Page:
Ontology Forecasting in Scientific Literature: Semantic Concepts Prediction Based on Innovation-Adoption Priors

  • Amparo Elizabeth Cano-Basave
  • Francesco Osborne
  • Angelo Antonio Salatino
Conference paper
Part of the Lecture Notes in Computer Science book series (LNCS, volume 10024)

Abstract

The ontology engineering research community has focused for many years on supporting the creation, development and evolution of ontologies. Ontology forecasting, which aims at predicting semantic changes in an ontology, represents instead a new challenge. In this paper, we want to give a contribution to this novel endeavour by focusing on the task of forecasting semantic concepts in the research domain. Indeed, ontologies representing scientific disciplines contain only research topics that are already popular enough to be selected by human experts or automatic algorithms. They are thus unfit to support tasks which require the ability of describing and exploring the forefront of research, such as trend detection and horizon scanning. We address this issue by introducing the Semantic Innovation Forecast (SIF) model, which predicts new concepts of an ontology at time \(t+1\), using only data available at time t. Our approach relies on lexical innovation and adoption information extracted from historical data. We evaluated the SIF model on a very large dataset consisting of over one million scientific papers belonging to the Computer Science domain: the outcomes show that the proposed approach offers a competitive boost in mean average precision-at-ten compared to the baselines when forecasting over 5 years.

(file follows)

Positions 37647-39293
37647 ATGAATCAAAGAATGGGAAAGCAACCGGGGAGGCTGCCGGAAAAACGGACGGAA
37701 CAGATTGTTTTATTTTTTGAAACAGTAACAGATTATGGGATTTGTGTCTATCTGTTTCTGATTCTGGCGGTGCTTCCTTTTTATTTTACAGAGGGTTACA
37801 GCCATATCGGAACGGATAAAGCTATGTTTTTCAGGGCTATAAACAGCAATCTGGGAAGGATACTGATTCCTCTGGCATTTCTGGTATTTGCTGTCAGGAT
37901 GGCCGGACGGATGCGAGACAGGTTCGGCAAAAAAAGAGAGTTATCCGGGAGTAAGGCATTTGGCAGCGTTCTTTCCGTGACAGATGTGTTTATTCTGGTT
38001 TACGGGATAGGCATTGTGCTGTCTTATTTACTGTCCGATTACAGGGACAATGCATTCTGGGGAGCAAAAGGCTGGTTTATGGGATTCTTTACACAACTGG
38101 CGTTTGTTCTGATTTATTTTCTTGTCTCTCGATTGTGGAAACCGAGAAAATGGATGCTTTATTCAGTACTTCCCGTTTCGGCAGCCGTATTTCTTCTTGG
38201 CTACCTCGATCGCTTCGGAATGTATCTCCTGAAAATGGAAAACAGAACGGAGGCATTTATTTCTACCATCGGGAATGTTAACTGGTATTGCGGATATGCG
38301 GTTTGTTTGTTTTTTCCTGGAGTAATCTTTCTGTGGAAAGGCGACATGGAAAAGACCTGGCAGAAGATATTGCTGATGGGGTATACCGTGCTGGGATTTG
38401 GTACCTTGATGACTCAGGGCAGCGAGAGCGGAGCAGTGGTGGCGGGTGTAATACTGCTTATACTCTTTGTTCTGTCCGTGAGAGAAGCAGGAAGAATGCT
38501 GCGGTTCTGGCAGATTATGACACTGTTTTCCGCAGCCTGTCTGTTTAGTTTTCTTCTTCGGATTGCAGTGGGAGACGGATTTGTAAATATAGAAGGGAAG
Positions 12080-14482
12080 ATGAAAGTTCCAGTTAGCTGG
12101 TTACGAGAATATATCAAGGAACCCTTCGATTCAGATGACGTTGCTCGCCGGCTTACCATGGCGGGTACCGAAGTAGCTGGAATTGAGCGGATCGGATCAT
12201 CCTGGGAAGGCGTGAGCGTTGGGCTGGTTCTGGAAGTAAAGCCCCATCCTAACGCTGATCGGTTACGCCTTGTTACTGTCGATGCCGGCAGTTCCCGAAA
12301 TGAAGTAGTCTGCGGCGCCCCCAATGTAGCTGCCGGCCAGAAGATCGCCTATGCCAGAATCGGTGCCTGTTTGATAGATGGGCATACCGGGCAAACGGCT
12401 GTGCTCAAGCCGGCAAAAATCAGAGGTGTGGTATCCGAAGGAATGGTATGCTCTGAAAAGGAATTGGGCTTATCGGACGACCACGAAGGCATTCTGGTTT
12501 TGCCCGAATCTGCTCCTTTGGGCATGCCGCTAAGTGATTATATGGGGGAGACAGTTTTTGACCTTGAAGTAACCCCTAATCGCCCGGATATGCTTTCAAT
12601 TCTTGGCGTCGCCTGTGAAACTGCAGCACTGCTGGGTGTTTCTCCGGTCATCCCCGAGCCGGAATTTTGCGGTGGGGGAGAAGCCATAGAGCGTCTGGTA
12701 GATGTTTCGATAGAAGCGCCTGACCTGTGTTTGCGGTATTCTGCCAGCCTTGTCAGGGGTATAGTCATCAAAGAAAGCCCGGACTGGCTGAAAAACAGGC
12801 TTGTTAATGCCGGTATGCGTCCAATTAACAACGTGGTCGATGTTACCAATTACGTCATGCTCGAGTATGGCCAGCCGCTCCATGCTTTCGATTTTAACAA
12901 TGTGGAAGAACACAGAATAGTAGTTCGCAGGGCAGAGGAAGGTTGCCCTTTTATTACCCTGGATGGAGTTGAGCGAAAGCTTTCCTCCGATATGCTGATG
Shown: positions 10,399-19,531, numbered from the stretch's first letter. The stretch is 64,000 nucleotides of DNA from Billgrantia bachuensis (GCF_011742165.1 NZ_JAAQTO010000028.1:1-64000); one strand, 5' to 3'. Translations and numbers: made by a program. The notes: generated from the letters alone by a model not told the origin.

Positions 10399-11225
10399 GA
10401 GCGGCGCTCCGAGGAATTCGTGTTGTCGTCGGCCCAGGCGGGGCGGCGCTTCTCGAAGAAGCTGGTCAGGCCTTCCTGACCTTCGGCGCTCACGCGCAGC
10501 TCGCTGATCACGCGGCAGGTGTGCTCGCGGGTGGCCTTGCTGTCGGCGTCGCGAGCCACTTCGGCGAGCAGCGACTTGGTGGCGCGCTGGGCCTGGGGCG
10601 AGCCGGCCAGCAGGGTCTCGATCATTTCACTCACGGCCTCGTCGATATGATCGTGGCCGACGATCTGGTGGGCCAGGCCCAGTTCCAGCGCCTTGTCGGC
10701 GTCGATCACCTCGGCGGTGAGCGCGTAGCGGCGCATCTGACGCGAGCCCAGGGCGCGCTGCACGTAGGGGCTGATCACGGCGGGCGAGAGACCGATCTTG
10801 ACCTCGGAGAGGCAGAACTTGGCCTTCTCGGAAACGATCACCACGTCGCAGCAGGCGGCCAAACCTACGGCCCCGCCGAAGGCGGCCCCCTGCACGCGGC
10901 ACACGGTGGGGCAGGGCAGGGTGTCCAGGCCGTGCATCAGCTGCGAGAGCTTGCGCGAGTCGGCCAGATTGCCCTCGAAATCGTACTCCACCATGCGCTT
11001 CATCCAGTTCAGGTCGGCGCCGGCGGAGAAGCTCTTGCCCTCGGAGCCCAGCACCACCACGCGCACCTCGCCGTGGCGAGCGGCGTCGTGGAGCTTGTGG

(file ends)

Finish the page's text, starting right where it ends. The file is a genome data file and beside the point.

Keywords

Topic evolution Ontology forecasting Ontology evolution Latent semantics LDA Innovation priors Adoption priors Scholarly data 

1 Introduction